• For roasted spaghetti squash, with some crispy browned bits to enjoy, place the squash cut side up on the baking sheet, and brush on some olive oil.

Cook spaghetti squash halves in a 350º oven for about 40 minutes, until a knife can easily slide into the flesh.

How to use these veggie “noodles”

Cooked spaghetti squash “noodles” can be used to replace pasta in all of your favorite dishes. Top it with butter and herbs and serve it as a side dish, spoon on Grandma’s Alfredo sauce, or use it as the main ingredient in a “pasta” salad. You can also serve your spaghetti squash right in the shell. Use a fork to loosen the strands, then top top with your favorite Italian meat sauce and a bit of parmesan cheese.

Roasting spaghetti squash seeds

If you like salty little snacks and getting the most out of your grocery bill, consider making roasted spaghetti squash seeds. Made just like roasted pumpkin seeds, when roasted, these seeds are tender and flavorful. To do this, you’ll need to remove the seeds prior to cooking the squash. Scoop the seeds into a bowl, then use your hands to separate them from the stringy flesh. Rinse the seeds in cold water and rub them to remove any remaining pulp. Drain on a towel, then place seeds on a baking sheet. Drizzle with a tablespoon or so of olive oil, and sprinkle on some salt and pepper. Stir seeds around until they’re coated, then spread evenly on the baking sheet. Place into a 350º F oven and bake until they’re browned, about 20-30 minutes, stirring every ten minutes or so.

spaghetti squash on a teal plate, topped with herbs and cheese

★ Did you make this Instant Pot spaghetti squash? Don’t forget to give it a star rating below! ★

two halves of spaghetti squash, one scooped into a teal bowl

Instant Pot Spaghetti Squash

Yield: 6
Prep Time: 5 minutes
Cook Time: 15 minutes
Total Time: 20 minutes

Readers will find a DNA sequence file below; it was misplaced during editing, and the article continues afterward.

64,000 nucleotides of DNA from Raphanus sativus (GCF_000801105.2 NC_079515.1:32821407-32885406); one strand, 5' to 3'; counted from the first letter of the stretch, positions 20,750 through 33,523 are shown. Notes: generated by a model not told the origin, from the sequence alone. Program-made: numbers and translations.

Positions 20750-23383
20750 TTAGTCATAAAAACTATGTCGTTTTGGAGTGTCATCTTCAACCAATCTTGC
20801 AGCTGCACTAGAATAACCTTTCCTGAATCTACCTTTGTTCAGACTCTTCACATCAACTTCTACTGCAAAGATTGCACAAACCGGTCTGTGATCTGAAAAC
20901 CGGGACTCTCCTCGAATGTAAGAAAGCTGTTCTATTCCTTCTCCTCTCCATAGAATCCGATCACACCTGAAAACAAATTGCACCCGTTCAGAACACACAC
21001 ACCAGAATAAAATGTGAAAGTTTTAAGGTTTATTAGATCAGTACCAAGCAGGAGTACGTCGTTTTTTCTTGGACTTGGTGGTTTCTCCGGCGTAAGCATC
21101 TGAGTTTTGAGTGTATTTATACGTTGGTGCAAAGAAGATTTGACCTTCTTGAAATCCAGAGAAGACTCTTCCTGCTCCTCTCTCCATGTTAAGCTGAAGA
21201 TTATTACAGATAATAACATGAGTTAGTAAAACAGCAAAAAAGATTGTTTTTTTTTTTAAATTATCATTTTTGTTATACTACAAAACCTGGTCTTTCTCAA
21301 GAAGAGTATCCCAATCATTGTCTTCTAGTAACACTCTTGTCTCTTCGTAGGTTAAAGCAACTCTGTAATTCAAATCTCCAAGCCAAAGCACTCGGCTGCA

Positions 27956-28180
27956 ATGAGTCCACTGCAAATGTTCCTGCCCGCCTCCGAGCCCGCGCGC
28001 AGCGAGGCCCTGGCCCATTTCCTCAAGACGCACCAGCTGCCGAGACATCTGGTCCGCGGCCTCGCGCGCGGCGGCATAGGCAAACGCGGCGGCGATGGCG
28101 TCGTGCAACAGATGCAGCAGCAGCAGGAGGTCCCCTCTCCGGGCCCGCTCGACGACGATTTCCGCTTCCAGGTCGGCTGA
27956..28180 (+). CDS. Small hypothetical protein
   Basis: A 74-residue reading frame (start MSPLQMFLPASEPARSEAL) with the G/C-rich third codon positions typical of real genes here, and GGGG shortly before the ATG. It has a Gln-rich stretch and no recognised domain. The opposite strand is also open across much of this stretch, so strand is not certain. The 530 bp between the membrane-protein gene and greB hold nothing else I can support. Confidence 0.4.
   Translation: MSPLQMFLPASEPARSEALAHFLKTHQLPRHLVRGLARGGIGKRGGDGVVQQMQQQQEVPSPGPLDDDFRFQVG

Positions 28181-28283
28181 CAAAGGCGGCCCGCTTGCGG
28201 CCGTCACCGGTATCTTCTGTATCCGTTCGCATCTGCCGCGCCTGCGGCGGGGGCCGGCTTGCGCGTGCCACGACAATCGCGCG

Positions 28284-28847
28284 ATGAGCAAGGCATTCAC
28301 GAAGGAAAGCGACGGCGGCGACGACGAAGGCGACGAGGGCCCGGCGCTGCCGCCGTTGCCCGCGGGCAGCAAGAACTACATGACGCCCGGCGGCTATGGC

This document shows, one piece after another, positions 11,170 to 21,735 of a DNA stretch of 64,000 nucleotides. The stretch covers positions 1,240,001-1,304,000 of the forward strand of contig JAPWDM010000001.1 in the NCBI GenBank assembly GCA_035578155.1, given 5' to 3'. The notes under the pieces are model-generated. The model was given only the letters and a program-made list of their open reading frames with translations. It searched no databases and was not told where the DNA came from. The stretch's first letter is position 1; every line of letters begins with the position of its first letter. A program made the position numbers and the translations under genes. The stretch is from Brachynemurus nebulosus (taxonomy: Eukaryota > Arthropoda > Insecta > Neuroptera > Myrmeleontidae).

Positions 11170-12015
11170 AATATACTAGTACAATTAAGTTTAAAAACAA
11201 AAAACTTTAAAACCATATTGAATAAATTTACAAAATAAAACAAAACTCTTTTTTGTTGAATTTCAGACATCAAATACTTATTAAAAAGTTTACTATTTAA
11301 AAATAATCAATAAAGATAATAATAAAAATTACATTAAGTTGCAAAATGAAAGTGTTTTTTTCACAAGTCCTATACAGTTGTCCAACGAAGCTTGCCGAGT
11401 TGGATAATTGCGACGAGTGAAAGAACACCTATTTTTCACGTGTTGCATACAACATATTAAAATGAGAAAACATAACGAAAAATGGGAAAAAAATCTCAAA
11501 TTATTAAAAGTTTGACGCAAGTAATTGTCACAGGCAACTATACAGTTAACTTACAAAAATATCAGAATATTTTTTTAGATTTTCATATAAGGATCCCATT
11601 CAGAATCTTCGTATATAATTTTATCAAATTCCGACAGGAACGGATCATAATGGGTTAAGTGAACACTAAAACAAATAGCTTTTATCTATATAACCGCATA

Spaghetti squash makes a great low-carb substitute for pasta. Making it in the Instant Pot is a snap!


  • 1 spaghetti squash


  1. Cut spaghetti squash in half. Remove the seeds now or cook the squash with the seeds in. (I find it easier to scoop the seeds out once it's cooked.)
  2. Set a wire trivet in the base of the Instant Pot insert; add 1" of water. Place squash on trivet. (If the halves don't fit into your Instant Pot, cut them again making quarters.
  3. Set lid in place, close vent, and set the cook time to 7 minutes on manual. 
  4. When the timer goes off, use a quick release to allow steam to vent. To do this, use tongs to move the valve into the "venting" position. Once pressure is released, remove the lid and carefully lift the spaghetti squash out onto a plate. Allow to cool.
  5. If you left the seeds in for cooking, use a spoon to remove those, then use a fork to separate the cooked strands of spaghetti squash from the pot.


To cook a spaghetti squash whole, increase the cooking time to 15 minutes and pierce the spaghetti squash in several places rather than cutting it in half. 

To cook a spaghetti squash in a conventional oven, cut the spaghetti squash in half and remove seeds. Place cut sides down on a baking sheet. Cook in a 350º oven for about 40 minutes, until a knife can easily slide into the flesh

Nutrition Information:
Yield: 6 Serving Size: 1 cup
Amount Per Serving: Calories: 50Total Fat: 1gSaturated Fat: 1gUnsaturated Fat: 0gSodium: 27mgCarbohydrates: 11gFiber: 2gSugar: 4gProtein: 1g

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Jalapeno Popper Stuffed Spaghetti Squash Recipe

People often tell me they don’t know what to do with a spaghetti squash. Watch as my friend Alea cuts a spaghetti squash open and transforms it into a delicious recipe. You can get the printable recipe for jalapeno popper stuffed spaghetti squash over on her Premeditated Leftovers site.

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About the author: Kris Bordessa is an award-winning National Geographic author and a certified Master Food Preserver. Read more about Kris and how she got started with this site here. If you want to send Kris a quick message, you can get in touch here.

2 comments… add one
  • Susannah Jun 7, 2019 @ 4:01

    I love spaghetti squash in so many dishes! Can’t wait to start getting them from the garden!

    Btw, the roasted seeds are AMAZING. Way better and much more tender than pumpkin seeds 🙂

    • Kris Bordessa Jun 9, 2019 @ 15:44

      Ack — I meant to add that info in here.